I could not figure out this morning where an indistinguishable sound was coming from. It sounded at times like someone hammering, or a knock at the door, or someone tapping two sticks together. I tried to figure out from which direction the noise was coming from, first looking at the back door, then the front door, then finally outside, to see if it was coming from a neighbors house. Nothing. A mystery. OK, time to get up, and do the morning routine. The noise had abated. Fresh out from the shower, coffee in hand, I started to walk up the stairs to go to my computer, when the strange noise started up again. This time I could locate the direction of where the sound was coming from — upstairs. Much to my surprise, I saw a rather small bird, grayish brown in appearance, sporting a blue-jay-like mohawk, in the process of bouncing against my upstairs window, and then flying upward and out of sight, to the top of the roof, which is perhaps a foot or so above the window. This procedure continued several times, with occasional pit stops in the adjacent acacia trees. When my presence was noticed by our feathered acrobat, a full retreat into the acacia trees ensued. I am pretty sure this goofy bird has a nest somewhere on the roof. The bird resumed its activity when I retreated a few steps downward in order to stay out of sight. What puzzled me though, was the bouncing against the window before arrival at the final rooftop destination. Mere exuberance, or blatant disregard of ground control advisory? I went downstairs and picked up my cat Calvin who was busy ingesting his morning breakfast, and I brought him upstairs to observe the bird. He crouched on the carpet and looked at the window, intent and fascinated by the antics of the bird. He then however made the mistake of lifting his head just a tad too much above the bottom of the windowsill. Discovered immediately, mama bird went into full retreat mode into the acacia trees with very loud chirping to be heard. One can only assume what was said in that one-sided conversation.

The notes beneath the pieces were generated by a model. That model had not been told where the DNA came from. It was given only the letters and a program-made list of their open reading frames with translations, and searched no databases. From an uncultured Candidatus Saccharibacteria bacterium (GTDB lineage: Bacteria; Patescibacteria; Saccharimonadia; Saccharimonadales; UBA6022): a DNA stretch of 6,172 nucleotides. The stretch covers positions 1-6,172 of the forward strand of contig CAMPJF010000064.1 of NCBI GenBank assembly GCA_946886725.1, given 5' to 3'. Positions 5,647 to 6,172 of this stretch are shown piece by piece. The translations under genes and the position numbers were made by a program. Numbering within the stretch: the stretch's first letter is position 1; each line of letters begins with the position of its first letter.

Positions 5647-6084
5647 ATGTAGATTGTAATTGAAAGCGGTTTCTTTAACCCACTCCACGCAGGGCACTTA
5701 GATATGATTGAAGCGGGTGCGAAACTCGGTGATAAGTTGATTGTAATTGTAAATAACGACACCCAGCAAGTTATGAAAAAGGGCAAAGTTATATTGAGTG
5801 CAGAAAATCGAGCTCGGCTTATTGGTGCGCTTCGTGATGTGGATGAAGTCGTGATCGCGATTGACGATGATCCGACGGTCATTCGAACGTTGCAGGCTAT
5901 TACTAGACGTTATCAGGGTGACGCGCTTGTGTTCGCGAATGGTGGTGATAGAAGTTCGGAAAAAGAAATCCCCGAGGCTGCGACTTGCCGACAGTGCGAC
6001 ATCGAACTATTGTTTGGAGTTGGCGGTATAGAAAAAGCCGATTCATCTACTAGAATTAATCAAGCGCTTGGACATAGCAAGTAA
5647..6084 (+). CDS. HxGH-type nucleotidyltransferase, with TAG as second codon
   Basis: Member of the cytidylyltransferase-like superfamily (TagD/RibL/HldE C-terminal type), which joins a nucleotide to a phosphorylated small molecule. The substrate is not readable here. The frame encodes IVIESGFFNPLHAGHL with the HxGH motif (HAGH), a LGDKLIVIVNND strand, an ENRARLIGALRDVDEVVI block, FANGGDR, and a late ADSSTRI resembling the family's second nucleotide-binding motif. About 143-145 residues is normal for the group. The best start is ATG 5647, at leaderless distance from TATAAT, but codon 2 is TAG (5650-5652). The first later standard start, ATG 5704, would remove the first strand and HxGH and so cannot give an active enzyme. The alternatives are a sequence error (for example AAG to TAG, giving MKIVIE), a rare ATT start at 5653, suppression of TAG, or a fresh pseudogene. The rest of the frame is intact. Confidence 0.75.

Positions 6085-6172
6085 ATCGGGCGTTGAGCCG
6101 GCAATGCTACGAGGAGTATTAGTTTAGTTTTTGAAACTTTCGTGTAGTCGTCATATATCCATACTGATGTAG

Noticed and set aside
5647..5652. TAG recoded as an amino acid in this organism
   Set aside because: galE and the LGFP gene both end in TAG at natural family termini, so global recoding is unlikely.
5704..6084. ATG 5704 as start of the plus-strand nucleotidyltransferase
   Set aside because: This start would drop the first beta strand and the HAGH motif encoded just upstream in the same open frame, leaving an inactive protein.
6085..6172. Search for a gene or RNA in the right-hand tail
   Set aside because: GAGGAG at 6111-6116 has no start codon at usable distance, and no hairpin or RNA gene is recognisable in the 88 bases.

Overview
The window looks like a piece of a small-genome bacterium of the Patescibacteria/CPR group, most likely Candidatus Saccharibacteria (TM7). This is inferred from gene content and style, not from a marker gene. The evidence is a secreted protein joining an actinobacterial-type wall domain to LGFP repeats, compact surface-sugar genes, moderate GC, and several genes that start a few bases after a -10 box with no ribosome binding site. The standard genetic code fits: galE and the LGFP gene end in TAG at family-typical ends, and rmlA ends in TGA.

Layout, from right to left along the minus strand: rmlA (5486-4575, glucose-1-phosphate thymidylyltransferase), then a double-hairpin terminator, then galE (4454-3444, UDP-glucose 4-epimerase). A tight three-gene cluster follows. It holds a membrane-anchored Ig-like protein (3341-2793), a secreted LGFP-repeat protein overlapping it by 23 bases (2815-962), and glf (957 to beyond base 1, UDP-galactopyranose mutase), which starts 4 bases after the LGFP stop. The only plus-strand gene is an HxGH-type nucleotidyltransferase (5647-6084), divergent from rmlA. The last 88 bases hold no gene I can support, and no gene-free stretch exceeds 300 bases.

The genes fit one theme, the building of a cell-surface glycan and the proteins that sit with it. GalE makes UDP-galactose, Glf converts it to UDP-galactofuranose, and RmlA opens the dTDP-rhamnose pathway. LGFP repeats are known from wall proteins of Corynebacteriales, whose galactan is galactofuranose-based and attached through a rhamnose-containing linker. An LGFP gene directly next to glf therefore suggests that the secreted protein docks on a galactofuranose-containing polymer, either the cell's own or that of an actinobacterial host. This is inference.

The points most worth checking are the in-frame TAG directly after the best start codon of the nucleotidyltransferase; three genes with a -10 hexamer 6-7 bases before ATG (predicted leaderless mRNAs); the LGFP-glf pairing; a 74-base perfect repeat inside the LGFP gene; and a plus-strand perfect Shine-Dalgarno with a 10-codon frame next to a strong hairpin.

Have a blessed bouncy week,
P.S. My neighbor Bill informed me, that the bird in question is called a titmouse. Another bird mystery is thus solved.
It is astounding what a few days of warm weather can do. The trees are in bloom everywhere now. In just one week, the magnolia in front of church has gone from buds to blossoms in all their beautiful splendor. A tree up the street has littered — if I may use that expression — its blossoms all over the sidewalk — a carpet of pinks, violets, and whites, one hesitates to step on. Yesterday the first blossom on my apricot tree opened up, and the photo I posted brought comments about apricot pie from a French friend, who is perhaps a bit impatient, I think. I recall a few years ago, the squirrels got all the apricots (there were only 6-7), and last year an unexpected cold front killed most of the blossoms, except one. And although I protected the lone remaining apricot with mesh, a squirrel beat me to it again! Today, many more blossoms opened up, so anticipation is high. Although apricot pie is good, my favorite is still apricot jam. I use it to cover a thin apple tart, a recipe I learned in a French cooking class a long time ago, that should be resurrected. So all you squirrels, back off, or I’m sending my cat Calvin after you for a tête-à-tête!